# Programming answers to 1.1

```
gdp1<- 50*4+100*3
# the same as above: 50*4+100*3 -> gdp1
gdp2<- 100*6+60*6
```

The nominal gdp in year 1 is 500, and the nominal gdp in year 2 is 960.

```
# base year is 1
# we have to fix prices in year 1
px<-4
py<-3
real_gdp1.1<- 50*px+100*py
real_gdp2.1<- 100*px+60*py
```

Under year 1 base, the real gdp in year 1 is 500, and in year 2 is 580.

```
# base year is 2
# we have to fix prices in year 2
px<-6
py<-6
real_gdp1.2<- 50*px+100*py
real_gdp2.2<- 100*px+60*py
```

Under year 2 base, the real gdp in year 1 is 900, and in year 2 is 960.

- The chained-dollar real gdp reflects the idea that the “authentic” growth should lie somewhere between the two grow rates based on two consecutive base years.

```
real_growth_base1<-real_gdp2.1/real_gdp1.1
real_growth_base2<-real_gdp2.2/real_gdp1.2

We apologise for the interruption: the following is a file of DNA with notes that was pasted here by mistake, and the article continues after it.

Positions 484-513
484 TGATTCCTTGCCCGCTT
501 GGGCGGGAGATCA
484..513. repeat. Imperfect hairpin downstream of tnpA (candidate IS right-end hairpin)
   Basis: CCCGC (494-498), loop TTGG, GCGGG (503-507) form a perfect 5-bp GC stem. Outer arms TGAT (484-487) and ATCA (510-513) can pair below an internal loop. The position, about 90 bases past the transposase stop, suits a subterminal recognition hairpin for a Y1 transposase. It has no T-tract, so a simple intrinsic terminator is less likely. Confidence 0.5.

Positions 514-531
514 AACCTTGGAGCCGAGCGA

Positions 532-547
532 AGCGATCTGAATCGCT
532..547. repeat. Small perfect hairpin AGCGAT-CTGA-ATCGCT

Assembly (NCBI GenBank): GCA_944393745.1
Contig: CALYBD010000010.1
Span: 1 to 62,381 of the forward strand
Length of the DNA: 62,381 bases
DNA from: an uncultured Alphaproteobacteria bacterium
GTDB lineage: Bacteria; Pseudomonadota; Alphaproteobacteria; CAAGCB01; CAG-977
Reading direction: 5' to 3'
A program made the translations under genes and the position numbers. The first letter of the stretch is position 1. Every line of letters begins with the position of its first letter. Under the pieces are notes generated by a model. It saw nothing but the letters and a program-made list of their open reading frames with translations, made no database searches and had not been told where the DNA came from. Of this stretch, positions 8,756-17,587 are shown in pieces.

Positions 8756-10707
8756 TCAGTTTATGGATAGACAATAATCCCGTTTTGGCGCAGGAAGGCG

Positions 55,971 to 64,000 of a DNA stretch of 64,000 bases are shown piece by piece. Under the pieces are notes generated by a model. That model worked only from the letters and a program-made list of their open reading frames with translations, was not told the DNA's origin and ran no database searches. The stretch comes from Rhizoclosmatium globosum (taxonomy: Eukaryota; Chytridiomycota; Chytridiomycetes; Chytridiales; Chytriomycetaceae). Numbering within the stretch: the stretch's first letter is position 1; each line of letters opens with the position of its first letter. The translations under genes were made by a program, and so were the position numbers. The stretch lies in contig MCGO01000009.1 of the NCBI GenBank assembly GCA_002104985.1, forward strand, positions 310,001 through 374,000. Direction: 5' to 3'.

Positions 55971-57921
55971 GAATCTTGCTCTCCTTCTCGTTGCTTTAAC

real_chained_growth<- sqrt(real_growth_base1*
real_growth_base2)
```

The chained-dollar real gdp growth is 1.1123549 (i.e. the “authentic” growth).

```
chained_real_gdp1<-gdp1
chained_real_gdp2<-chained_real_gdp1*real_chained_growth
```

If we choose year 1 to be the reference or base year, then real gdp in year 1 will be the same as its nominal gdp, which is 500. Therefore, the chained-dollar real gdp in year 2 will be that value times 1.1123549 which is 556.1774297.

For year 3, if qx=80 px=7 and qy=70 py=8.

```
px<-6
py<-6
real_gdp2.2<- 100*px+60*py
real_gdp3.2<- 80*px+70*py
px<-7
py<-8
real_gdp2.3<- 100*px+60*py
real_gdp3.3<- 80*px+70*py
real_growth_base2<-real_gdp3.2/real_gdp2.2
real_growth_base3<-real_gdp3.3/real_gdp2.3
real_chained_growth2.3<- sqrt(real_growth_base2*
real_growth_base3)
chained_real_gdp3<-chained_real_gdp2*real_chained_growth2.3
```

The chained growth between year 2 and year 3 is 0.9433083. Therefore, the chained-dollar real gdp in year 3 is 524.6467738.